11/23/2023, 17.05
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China betting on Oman to expand its military presence in the Middle East

by John Ai

Beijing is reportedly planning a greater role in the Middle East, as part of its global military challenge to US dominance in the Persian Gulf. So far, senior government officials have not commented. The People's Liberation Army (PLA) is accelerating plans to build a blue-water navy.


Beijing (AsiaNews) – China is expanding its military capabilities in the Persian Gulf. According to some reports, Beijing is planning a new base in Oman while the Bloomberg agency reports that US President Joe Biden has also been informed of the issue, in particular the presence of a new Chinese naval facility in the Middle Eastern country.

The initiative is part of a broader effort by China to boost its war potential globally and to accelerate the navy's transformation by providing it with a blue-water capability.

Well-informed sources say the US president received reports about Chinese military officials discussing the issue with their Omani counterparts in October. Experts say it is plausible that Beijing and Muscat have agreed to further talks in the weeks to come.

China's foreign ministry declined to respond directly to media questions about the naval base, but said in a statement that cooperation with Oman had yielded fruitful results.

For his part, US President Biden recently called Omani ruler Sultan Haitham and held an in-depth discussion with him about the general situation in the Middle East, although he did not specifically mention the Chinese military base project.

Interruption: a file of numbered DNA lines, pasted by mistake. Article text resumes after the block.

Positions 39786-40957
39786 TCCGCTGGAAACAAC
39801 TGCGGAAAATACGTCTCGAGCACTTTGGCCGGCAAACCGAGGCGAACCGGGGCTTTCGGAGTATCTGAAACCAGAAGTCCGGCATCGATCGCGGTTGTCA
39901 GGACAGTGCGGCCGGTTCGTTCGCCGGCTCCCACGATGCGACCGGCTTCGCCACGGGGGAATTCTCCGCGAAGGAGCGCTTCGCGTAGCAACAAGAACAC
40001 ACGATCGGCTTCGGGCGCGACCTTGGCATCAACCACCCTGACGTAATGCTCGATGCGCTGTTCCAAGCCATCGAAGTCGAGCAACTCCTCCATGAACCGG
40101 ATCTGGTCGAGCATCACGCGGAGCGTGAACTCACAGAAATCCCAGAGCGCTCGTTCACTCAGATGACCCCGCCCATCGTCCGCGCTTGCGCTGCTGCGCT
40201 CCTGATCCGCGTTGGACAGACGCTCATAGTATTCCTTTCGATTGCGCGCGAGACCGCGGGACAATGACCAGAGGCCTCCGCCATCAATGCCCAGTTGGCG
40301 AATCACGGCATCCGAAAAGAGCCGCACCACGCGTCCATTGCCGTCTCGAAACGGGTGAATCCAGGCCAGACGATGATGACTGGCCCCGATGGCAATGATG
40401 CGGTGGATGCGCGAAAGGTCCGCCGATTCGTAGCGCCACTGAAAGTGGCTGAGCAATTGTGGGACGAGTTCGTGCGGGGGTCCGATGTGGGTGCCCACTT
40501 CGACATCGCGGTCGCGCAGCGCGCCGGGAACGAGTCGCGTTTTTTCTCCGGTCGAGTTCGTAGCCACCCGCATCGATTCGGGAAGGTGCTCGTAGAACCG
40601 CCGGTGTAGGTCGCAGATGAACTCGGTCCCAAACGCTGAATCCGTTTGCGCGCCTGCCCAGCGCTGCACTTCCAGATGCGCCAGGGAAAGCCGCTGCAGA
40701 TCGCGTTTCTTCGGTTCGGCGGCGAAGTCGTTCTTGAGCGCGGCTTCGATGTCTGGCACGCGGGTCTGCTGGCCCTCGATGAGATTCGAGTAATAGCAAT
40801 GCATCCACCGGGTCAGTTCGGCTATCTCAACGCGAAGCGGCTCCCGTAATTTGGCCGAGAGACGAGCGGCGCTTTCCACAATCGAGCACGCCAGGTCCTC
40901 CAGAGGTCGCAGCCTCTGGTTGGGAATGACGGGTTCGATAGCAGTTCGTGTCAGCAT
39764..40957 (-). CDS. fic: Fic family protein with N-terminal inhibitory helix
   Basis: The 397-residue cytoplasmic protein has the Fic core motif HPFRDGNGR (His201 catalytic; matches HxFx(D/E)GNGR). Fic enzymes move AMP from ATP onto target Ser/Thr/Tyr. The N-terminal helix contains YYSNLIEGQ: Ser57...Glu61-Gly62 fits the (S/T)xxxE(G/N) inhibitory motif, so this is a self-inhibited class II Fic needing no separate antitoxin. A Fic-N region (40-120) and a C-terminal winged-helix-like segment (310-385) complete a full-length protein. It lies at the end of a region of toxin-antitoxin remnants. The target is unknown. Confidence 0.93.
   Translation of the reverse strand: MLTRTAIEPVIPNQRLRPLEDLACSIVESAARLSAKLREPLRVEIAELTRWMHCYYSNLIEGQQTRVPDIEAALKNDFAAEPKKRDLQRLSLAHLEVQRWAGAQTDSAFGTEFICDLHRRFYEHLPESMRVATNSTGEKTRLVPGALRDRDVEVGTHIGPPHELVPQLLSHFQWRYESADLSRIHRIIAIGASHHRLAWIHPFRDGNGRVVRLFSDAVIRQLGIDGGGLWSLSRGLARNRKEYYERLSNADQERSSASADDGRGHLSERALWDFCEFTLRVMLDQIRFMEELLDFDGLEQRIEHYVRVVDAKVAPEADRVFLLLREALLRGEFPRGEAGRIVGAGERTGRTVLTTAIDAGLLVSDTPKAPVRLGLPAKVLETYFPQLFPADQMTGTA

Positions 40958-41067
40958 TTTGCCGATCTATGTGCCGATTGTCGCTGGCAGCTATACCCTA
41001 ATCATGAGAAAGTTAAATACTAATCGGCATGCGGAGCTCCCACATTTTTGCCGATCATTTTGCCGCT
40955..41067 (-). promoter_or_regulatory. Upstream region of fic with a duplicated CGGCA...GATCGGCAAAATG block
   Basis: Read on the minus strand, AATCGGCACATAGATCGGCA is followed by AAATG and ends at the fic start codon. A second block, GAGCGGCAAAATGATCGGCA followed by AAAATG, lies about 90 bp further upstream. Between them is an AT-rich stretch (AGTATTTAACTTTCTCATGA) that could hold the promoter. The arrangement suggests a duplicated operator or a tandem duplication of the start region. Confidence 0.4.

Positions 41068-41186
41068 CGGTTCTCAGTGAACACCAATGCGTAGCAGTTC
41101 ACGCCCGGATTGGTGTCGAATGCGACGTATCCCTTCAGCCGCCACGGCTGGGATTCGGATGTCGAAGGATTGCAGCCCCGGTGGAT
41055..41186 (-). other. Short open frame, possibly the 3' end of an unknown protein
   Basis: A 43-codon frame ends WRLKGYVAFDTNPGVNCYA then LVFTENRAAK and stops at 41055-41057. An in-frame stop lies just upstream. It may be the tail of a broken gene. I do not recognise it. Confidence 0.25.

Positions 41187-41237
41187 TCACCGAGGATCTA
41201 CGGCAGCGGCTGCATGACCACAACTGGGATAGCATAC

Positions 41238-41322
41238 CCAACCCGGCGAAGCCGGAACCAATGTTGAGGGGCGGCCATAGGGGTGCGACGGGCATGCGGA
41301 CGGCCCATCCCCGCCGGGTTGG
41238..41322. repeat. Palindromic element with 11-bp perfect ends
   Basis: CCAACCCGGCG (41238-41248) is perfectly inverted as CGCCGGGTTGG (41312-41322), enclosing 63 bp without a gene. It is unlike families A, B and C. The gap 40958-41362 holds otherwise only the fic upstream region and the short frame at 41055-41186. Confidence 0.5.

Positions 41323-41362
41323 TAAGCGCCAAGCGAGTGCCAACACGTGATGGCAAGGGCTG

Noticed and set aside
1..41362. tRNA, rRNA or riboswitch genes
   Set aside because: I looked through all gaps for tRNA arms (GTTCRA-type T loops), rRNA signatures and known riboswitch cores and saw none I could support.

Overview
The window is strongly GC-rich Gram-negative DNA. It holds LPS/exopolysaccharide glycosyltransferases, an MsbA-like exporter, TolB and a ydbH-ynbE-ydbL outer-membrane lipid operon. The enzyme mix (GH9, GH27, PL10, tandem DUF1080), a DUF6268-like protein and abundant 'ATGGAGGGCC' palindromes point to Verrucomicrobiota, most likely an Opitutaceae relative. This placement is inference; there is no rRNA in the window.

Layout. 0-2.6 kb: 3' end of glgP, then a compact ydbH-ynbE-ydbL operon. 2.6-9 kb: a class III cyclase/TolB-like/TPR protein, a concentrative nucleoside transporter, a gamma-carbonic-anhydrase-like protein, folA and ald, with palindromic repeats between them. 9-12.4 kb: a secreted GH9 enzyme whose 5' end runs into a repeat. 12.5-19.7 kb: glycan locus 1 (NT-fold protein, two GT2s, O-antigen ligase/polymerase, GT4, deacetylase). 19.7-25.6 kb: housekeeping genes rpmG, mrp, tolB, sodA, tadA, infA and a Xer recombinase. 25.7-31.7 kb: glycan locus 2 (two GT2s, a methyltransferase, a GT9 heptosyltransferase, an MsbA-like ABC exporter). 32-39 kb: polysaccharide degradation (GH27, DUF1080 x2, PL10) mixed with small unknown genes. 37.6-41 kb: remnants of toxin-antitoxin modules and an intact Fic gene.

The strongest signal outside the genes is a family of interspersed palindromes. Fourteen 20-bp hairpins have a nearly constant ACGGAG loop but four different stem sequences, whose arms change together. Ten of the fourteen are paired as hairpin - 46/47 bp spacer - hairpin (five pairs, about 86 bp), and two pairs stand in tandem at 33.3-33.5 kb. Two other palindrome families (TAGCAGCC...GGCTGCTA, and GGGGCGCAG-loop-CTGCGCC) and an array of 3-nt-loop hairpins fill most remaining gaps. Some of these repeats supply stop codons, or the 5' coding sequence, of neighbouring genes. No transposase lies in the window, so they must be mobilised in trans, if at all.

If these talks are largely predictable in view of Oman’s role as mediator (which relations with Saudi Arabia and Iran), it should be noted that a Chinese Navy fleet visited Oman in October. On that occasion, it held a joint drill with the Omani Navy in the waters near the Omani capital.

Currently, Oman is one of China's largest oil suppliers. After the Arab country joined its Belt and Road Initiative, China invested heavily in crude oil refining projects and bought land in the port of Duqm, where oil refining plants are concentrated.

Analysts believe that behind plans for a military base, there is a need to secure energy supplies and enhance China's influence in the area, further challenging the decades-long power of the United States in the Persian Gulf.

The US, UK, and Japanese ships routinely get oil and food supplies in Oman. The US Navy has military bases in Kuwait, Qatar, Saudi Arabia, and the United Arab Emirates. Hence, a Chinese naval presence would represent a challenge to the US’s traditional power in the region.

What is certain is that China is further expanding its involvement in Middle East affairs, especially after a partial US disengagement in recent years.

In fact, in the aftermath of the outbreak of war between Israel and Hamas, Beijing tried to mediate between the warring parties.

At the start of the year, Iran and Saudi Arabia announced that they had ended the diplomatic confrontation after holding talks in Beijing, further sign of China’s influence in the region.

Once completed, the base will have intelligence and logistics functions and may provide services for international actions against pirates in the Gulf area and in the waters near Somalia, a key element in the protection of global maritime trade so important to China.

China's first overseas military base in Djibouti became functional and operational in 2017. Two years later, in 2019, a pier at the base was completed, capable of accommodating China’s new aircraft carriers.

China is also involved in another project to build a naval base in Ream, Cambodia. While denying that it is a military base, satellite photos show that the projected pier is very similar to the one in China’s military base in Djibouti.


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See also
White House to stop Beijing's "imperialist" policy in the South China Sea
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